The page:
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Crystal S. Stonesifer


800 East Beckwith Avenue
Missoula, MT 59801-5801
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Featured Publications


Belval, Erin J.; Calkin, Dave E.; Wei, Yu; Stonesifer, Crystal S.; Thompson, Matthew P.; Masarie, Alex, 2018. Examining dispatching practices for Interagency Hotshot Crews to reduce seasonal travel distance and manage fatigue
Thompson, Matthew P.; Lauer, Christopher J.; Calkin, Dave E.; Rieck, Jon; Stonesifer, Crystal S.; Hand, Michael, 2018. Wildfire response performance measurement: Current and future directions
Belval, Erin J.; Wei, Yu; Calkin, Dave E.; Stonesifer, Crystal S.; Thompson, Matthew P.; Tipton, John R., 2017. Studying interregional wildland fire engine assignments for large fire suppression
Wei, Yu; Belval, Erin J.; Thompson, Matthew P.; Calkin, Dave E.; Stonesifer, Crystal S., 2016. A simulation and optimisation procedure to model daily suppression resource transfers during a fire season in Colorado
Preisler, Haiganoush K.; Riley, Karin; Stonesifer, Crystal S.; Calkin, Dave E.; Jolly, William M., 2016. Near-term probabilistic forecast of significant wildfire events for the Western United States
Riley, Karin; Stonesifer, Crystal S.; Calkin, Dave E.; Preisler, Haiganoush, 2015. Assessing predictive services' 7-day fire potential outlook
Each year thousands of wildfires occur within the United States. Increased federal spending on large wildfire management has become a growing concern to Congress, to state and federal agencies, and to the public. The Wildfire Risk Management Team is undertaking a series of empirical studies from recent wildfires that track daily resource use, including aviation and ground-based fire suppression resources, to asses the effects of resource use on wildfire containment under a range of environmental conditions.
The Wildfire Risk Management Team is developing and applying empirically driven models of firefighting resource effectiveness considering resource type, mission objective, and incident characteristics to improve the efficiency of wildfire management. The team surveyed federal fire managers, operations personnel, and line officers responsible for ordering suppression resources to characterize ordering patterns and perceptions related to resource importance, scarcity, and substitutability. With this survey, researchers explore how the results affect tradeoff analyses, operational efficiency, and risk management practices in federal fire management.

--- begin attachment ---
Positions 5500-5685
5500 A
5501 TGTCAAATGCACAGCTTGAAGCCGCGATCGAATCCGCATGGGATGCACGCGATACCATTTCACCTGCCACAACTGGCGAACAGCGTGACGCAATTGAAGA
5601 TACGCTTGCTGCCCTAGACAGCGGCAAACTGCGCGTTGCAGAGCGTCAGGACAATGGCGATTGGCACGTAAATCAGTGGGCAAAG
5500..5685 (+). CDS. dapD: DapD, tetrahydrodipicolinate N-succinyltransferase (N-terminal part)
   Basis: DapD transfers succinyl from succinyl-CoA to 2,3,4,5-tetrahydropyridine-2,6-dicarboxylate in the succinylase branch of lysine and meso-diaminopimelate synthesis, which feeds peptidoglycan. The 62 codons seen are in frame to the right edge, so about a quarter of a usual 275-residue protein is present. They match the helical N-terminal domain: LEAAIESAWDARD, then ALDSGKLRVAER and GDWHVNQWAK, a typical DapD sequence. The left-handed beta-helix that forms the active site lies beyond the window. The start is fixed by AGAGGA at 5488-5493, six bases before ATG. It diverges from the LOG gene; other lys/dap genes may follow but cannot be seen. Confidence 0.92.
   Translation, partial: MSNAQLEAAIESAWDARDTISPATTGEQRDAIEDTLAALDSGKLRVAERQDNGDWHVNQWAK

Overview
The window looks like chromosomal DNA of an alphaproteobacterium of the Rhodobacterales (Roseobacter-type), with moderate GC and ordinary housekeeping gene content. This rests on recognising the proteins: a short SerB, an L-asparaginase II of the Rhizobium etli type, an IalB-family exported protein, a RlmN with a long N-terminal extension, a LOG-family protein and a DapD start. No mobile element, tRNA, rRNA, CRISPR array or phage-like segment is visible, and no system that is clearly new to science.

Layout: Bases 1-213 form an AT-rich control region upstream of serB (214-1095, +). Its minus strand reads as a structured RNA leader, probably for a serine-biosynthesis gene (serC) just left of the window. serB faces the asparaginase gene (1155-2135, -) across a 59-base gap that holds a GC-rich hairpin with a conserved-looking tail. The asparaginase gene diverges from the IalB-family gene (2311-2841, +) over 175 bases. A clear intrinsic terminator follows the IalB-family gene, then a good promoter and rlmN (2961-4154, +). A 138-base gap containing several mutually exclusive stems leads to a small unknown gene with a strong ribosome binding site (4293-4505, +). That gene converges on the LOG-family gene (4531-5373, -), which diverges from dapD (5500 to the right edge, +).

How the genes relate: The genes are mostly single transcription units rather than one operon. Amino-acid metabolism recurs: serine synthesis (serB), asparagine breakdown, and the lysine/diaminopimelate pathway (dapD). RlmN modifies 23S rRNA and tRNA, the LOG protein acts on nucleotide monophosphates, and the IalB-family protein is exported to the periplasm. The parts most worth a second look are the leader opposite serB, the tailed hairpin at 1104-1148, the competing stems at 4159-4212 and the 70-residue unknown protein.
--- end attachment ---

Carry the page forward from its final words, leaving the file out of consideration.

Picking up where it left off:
The cost and cost effectiveness of wildfire suppression efforts have recently been scrutinized due to increased suppression expenditures in the United States. This scrutiny has resulted in increased pressure to balance the costs, benefits, and risks of wildland fire management. The Wildfire Risk Management Team is using econometric modeling to empirically examine various aspects of wildland fire management expenditures such as identifying and examining factors related to suppression expenditures, and analyzing trends to better forecast suppression expenditures.
In 2015, the cost of large fire management expenditures exceeded the allocated budget by over $700 million USD. Despite the scale of investment, little is known about how suppression resources affect large fire containment, and there remains considerable variation among fires in their relative costs. The Wildfire Risk Management Team is exploring economic issues related to cost and effectiveness of using suppression resources to manage wildland fires.
The Wildfire Risk Management Team is an interdisciplinary team that explores wildfire management through the lenses of risk analysis, economics, decision science, and landscape ecology to improve the scientific basis for the full range of wildfire management decisions. Primary research topics include integrated spatial risk assessment modeling and planning, econometric modeling of fire management expenditures, effectiveness of suppression resource utilization, organizational structure and managerial incentive systems, and performance measurement.

National Strategic Program Areas: 
Wildland Fire and Fuels
National Priority Research Areas: 
Forest Disturbances
RMRS Science Program Areas: 
Human Dimensions